Roundtable discussion highlights concerns in Walker's budget plan

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RICE LAKE, Wis. (WEAU) – Democratic lawmakers are calling Gov. Scott Walker’s budget proposal an “assault on public education.”

This week for the first time, the public had a chance to speak out about the governor’s budget proposal.

Walker says he wants to add nine schools to the state's voucher program which would allow students to attend religious and other private schools on taxpayer dollars. It’s a move that costs $73 million.

But in his plan, he'd also freeze funding for public schools.

And that was a topic of concern at a roundtable discussion Saturday in the Rice Lake Area school district where the public was invited by Sen. Bob Jauch (D-Poplar) and Rep. Stephen Smith (D-Shell Lake) to talk about the potential impact of Walker’s budget proposal.

Superintendent Larry Brown has been superintendent for 12 years and of all of those, he had one year where there were no budget cuts.

“It’s hard to find things anymore that doesn't have direct impact on the education of our children,” said Brown.

He said it’s hard enough as it is without the new budget proposal.

“For us, that translates to about $750,000 worth of budget cuts. Obviously we've been working on that for a considerable amount of time at this point and have whittled that down and it has a negative effect on the education of our children. There's no doubt about that,” he said.

Under Walker’s plan, general aid to public school district would increase by $129 million over the next two years, but there’s a catch. The revenue limit would be frozen which means the new money would go toward property tax relief and not the cost of educating students.

Brown said his 4th grade classes would have to increase in class size.

“And making some of our vocational programs smaller through a reduction in force in our family consumer science area and industrial tech area, those kinds of things,” he added.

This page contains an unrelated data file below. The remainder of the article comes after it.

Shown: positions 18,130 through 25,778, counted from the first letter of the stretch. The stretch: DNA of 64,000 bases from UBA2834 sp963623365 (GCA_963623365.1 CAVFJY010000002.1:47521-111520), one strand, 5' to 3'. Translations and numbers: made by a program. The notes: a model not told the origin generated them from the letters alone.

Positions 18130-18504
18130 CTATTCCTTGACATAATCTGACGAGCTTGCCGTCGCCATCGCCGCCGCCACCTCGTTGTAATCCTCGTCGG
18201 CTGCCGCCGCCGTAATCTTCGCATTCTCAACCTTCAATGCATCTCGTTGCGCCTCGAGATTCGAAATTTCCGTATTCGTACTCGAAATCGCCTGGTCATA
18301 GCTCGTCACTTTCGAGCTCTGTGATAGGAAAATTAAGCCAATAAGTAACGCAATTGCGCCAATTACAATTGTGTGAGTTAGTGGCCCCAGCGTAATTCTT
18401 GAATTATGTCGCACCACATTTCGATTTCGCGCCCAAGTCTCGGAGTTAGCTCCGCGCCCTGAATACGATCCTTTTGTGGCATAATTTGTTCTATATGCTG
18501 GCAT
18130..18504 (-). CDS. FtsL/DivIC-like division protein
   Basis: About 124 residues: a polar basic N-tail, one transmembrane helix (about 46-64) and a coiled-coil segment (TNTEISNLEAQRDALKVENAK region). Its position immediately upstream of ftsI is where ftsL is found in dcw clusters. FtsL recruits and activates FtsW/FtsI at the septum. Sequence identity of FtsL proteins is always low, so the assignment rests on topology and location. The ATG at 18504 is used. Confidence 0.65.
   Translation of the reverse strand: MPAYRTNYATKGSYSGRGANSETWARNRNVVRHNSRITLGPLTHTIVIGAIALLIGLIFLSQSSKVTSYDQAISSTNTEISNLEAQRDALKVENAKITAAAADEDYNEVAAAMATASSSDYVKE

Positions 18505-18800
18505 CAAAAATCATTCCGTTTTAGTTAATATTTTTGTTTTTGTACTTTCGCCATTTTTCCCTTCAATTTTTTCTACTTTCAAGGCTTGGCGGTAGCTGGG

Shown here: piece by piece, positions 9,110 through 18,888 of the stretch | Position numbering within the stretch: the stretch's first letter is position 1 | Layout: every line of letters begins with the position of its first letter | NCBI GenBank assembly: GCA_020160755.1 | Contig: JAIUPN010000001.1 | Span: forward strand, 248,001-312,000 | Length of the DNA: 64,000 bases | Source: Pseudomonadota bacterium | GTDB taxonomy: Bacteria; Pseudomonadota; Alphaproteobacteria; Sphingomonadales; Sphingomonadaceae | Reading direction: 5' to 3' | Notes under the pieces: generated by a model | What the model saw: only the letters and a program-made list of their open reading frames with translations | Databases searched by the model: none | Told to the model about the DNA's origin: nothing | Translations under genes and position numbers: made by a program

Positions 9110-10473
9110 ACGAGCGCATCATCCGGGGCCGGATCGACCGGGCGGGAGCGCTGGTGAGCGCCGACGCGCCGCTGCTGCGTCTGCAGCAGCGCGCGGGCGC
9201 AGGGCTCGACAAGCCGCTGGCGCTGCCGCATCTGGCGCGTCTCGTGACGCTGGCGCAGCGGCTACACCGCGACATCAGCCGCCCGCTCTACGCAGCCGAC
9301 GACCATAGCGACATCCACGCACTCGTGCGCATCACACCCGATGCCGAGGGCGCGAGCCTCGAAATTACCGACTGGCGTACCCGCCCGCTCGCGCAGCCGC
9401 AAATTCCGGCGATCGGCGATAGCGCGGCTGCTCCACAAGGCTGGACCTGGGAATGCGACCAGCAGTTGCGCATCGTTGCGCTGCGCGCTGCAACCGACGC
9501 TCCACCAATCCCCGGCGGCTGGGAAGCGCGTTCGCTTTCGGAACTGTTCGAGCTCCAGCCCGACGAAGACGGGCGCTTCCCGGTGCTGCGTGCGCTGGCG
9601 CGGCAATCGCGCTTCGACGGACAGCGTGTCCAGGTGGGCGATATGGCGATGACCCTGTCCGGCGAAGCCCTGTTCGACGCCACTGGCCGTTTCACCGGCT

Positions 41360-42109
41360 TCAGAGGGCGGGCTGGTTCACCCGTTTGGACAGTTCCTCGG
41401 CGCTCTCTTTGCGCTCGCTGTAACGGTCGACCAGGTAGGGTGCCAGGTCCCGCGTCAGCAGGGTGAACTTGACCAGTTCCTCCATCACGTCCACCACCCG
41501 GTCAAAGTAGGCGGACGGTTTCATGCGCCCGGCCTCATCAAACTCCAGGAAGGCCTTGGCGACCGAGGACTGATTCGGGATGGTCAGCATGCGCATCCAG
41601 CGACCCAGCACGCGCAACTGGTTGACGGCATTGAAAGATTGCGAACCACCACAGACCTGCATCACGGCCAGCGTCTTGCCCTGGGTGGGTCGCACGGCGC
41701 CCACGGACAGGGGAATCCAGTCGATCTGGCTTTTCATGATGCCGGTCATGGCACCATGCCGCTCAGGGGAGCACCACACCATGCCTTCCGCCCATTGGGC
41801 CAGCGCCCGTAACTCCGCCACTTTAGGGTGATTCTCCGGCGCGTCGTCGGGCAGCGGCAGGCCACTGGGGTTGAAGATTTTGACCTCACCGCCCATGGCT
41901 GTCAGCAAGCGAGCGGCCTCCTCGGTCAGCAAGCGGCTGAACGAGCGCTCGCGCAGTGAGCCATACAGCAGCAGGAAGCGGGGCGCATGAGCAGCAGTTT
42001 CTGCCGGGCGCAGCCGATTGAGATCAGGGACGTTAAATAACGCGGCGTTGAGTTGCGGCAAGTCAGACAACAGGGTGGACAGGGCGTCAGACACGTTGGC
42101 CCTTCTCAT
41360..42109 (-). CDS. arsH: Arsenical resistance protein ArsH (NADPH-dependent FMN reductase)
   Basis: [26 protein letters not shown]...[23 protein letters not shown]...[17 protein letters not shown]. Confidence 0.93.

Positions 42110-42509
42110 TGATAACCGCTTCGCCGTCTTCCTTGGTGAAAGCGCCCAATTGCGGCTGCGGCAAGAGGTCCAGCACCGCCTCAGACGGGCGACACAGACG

Meanwhile, area lawmakers said it’s a slap to taxpayers’ faces.

“This is a budget that is an abrasion assault on public education,” said Sen. Jauch. “For a state that prides itself on public education that’s led the nation in standards in educational excellence - it’s appalling that you'd have a governor that would so willingly freeze spending on public education and make efforts to privatize education across our state.”

Rep. Smith said it’s giving priority to voucher schools over public schools.

“The governor’s budget shows he values students who attend private schools $1400 more than he values students that attend public schools,” said Smith.

At the first listening session in Greendale, parents of students who have kids at the Milwaukee voucher schools spoke out saying lawmakers should help fund their children’s education. The argument was the same there, saying not to value some students less than others just because parents chose to give their children a private education.

The school vouchers which are typically opposed by teachers unions and democrats are now being opposed by some republican senators too.

Rep. Tom Larson (R-Colfax) said there’s still a long ways to go until a decision is made.

“I've talked to nine different superintendents in my district and they all seem to be not so much concerned about the environments but they don’t want it to be a part of the budget. I guess I don’t have a problem with that,” said Larson.

Under Walker’s budget proposal, a separate $21 million program would allow special-needs students to receive vouchers to attend private schools. Another $23 million would go to charter schools.

“I think the vouchers they may or may not be a part of the budget. You have to remember this is just the first round of the budget and it's got to go through a lot of steps yet,” said Larson.

Larson said to remember that Governor Walker has worked with State Superintendent Tony Evers on parts of the education portion of the budget and this is clearly not the end of the budget discussion.

Once all of the public hearings are over, the republican-controlled committee will begin the process of voting on changes to walker's plan before the full legislature takes it up in late June.

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